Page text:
Heroic Stevenage father who saved a life is honoured

A HEROIC father-of-three, who saved the life of a woman who had gone into cardiac arrest, has been honoured at an awards ceremony. Chris Seddon, of Burymead in Stevenage, is a duty manager on the Metropolitan line of the London Tube. He was working at Bak

A HEROIC father-of-three, who saved the life of a woman who had gone into cardiac arrest, has been honoured at an awards ceremony.

Chris Seddon, of Burymead in Stevenage, is a duty manager on the Metropolitan line of the London Tube. He was working at Baker Street underground station when a woman, Jan Thompson, collapsed on a platform.

A trained first aider, Mr Seddon was called to the scene. The 48-year-old said: "She had collapsed and gone blue and she was obviously dying. A doctor asked me to move out of the way. I told him I have a defibrillator and he said he didn't know how to use it. I said 'I do, I am trained.' I shocked her twice and got her heart going again. If we hadn't had the defibrillator she would have died."

Paramedics arrived and Mr Seddon helped carry Ms Thompson up three levels on a stretcher.


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Ms Thompson, who is retired, survived the cardiac arrest which happened in February this year. She was subsequently treated for a heart condition, and is grateful to be able to continue a fulfilling life.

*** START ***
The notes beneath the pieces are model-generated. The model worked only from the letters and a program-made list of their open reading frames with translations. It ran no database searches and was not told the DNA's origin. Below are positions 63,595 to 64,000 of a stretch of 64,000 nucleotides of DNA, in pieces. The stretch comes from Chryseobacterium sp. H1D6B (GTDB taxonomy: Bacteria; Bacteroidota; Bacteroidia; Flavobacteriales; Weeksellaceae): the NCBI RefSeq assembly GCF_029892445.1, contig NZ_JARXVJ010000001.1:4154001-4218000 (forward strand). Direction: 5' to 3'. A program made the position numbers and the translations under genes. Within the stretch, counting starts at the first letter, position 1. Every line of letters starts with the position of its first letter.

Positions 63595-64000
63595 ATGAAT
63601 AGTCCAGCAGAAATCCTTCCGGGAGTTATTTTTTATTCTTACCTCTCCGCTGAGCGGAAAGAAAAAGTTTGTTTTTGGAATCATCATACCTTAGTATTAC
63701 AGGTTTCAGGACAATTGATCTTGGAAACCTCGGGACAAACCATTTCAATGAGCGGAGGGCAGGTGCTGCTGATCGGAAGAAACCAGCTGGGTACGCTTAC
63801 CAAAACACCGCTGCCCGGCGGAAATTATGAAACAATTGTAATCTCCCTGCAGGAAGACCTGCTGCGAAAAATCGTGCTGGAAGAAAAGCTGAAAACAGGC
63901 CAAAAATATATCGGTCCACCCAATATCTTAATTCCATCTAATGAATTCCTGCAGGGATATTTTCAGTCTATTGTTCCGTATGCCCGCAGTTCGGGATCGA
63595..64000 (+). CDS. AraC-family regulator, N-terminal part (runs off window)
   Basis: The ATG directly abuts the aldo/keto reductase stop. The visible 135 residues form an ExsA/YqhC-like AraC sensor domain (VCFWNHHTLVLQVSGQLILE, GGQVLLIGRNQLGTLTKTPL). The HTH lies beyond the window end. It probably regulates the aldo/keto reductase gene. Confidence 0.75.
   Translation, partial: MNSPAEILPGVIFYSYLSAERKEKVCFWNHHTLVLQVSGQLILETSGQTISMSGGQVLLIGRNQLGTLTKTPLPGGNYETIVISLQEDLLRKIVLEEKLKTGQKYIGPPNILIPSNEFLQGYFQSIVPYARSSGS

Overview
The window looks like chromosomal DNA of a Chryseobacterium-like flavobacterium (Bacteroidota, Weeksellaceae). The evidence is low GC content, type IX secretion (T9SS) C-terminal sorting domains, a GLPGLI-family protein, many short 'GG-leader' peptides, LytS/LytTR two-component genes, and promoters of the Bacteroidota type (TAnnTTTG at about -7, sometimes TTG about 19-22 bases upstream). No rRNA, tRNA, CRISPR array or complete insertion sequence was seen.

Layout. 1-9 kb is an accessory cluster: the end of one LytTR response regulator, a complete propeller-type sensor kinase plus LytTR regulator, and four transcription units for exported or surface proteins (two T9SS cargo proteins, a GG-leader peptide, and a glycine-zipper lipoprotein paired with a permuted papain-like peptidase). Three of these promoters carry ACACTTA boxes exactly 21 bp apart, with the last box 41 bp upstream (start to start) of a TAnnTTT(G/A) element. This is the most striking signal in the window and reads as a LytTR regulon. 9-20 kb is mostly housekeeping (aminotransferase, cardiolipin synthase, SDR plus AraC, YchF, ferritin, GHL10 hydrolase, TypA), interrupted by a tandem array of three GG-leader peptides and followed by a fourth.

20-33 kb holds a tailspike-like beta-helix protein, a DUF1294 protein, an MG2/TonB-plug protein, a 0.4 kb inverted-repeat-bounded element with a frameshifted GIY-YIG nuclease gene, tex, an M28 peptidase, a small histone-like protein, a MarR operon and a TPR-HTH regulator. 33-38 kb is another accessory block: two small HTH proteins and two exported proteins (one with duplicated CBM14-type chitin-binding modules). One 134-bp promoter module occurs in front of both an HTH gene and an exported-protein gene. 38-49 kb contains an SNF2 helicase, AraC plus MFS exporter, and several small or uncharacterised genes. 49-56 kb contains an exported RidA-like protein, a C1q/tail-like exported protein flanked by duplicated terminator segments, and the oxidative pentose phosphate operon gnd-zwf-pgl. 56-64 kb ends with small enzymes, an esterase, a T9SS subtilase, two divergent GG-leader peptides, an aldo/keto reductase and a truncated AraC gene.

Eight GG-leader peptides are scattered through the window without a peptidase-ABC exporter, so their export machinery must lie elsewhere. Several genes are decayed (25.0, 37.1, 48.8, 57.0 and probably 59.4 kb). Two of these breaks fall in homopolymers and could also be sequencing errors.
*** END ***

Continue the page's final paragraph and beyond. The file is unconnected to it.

Mr Seddon received an award from consultant cardiologist Prof Douglas Chamberlain CBE at the National Lifesaver Defibrillator Awards, hosted by cardiac charity SADS UK (Sudden Arrhythmic Death Syndrome) at the Royal College of Physicians in London on October 24.

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Mr Seddon, who volunteered to be trained to use the automated external defibrillator (AED), said it is the first time he has had to use the lifesaving piece of equipment in an emergency. "It was scary, but I was living on adrenaline for the rest of the day," he said.

Anne Jolly, founder of SADS UK, said: "There are still too many preventable deaths from cardiac emergencies and we need increased availability in the community of the lifesaving skills and equipment which can help laypeople save lives.

"AEDs are so easy to use and if they are applied quickly it improves the chances of survival dramatically."

For more information about SADS UK, visit www.sads.org.uk

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